Los Angeles Clippers owner Donald Sterling made some head-scratching racist comments toward African-Americans to his former girlfriend. The details of those comments were released yesterday (and the extended remix put out today). Continue reading “In response to owner’s racism, L.A. Clippers hide logo by wearing shooting shirts inside out”
If there’s a photo that should change the minds of sports fans that want to keep their precious Indian mascots, this photo of a Native-American coldly staring at a fool supporting the Cleveland Indian’s Chief Wahoo just might be it. Continue reading “Fans defend racist “Indian” mascot in the face of Native American protest”
What a beautiful video for an ugly situation. It’s really well done and makes its point really clear. Continue reading “Let’s bring Native-American racism into the 2000s”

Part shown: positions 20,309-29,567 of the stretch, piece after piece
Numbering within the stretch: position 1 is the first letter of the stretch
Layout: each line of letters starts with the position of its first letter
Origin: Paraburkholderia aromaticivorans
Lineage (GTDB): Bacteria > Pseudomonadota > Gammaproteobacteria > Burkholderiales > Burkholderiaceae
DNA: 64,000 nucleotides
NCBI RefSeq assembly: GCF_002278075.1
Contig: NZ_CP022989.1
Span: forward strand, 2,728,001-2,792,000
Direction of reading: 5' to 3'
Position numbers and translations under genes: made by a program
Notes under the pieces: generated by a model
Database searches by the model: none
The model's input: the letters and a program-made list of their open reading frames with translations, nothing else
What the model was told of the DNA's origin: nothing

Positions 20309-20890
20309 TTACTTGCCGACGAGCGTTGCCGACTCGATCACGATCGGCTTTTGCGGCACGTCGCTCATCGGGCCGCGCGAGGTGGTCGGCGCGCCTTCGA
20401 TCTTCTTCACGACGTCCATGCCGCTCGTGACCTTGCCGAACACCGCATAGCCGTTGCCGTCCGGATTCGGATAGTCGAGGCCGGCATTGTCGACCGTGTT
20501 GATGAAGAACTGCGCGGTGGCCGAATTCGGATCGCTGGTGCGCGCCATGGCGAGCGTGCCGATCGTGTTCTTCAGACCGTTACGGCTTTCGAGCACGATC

As Asian Americans who grew up playing basketball, my sister and I have a keen interest in the Jeremy Lin phenomenon. We identify with Lin in many ways, so we’ve found ourselves deeply-invested in his journey — so much so, that we cheer for him as if he were a part of our family.
Recently we went to the local pub to watch the Knicks take on the New Jersey Nets. We sat down next to an Asian family, who was also there to watch Jeremy Lin.
As the game went on, a man at the bar began cheering for the Nets. He exploded with a “YES!” and clapped intensely each time the Nets made a big play or went on a run. He ended up cheering a lot that night — it was clear that the Nets had the momentum and the Knicks couldn’t find a flow.
The Knicks would ultimately fall to the Nets, a disappointing loss after their triumph over the NBA Champion Dallas Mavericks – a game that was nationally-televised the previous day.
Right as the game ended, the Nets fan stood up from the bar, faced our tables, and blurted out, “You chinks can’t win two straight!” before turning and walking toward the front door. Continue reading “Jeremy Lin Forces National Discussion on Asian Americans”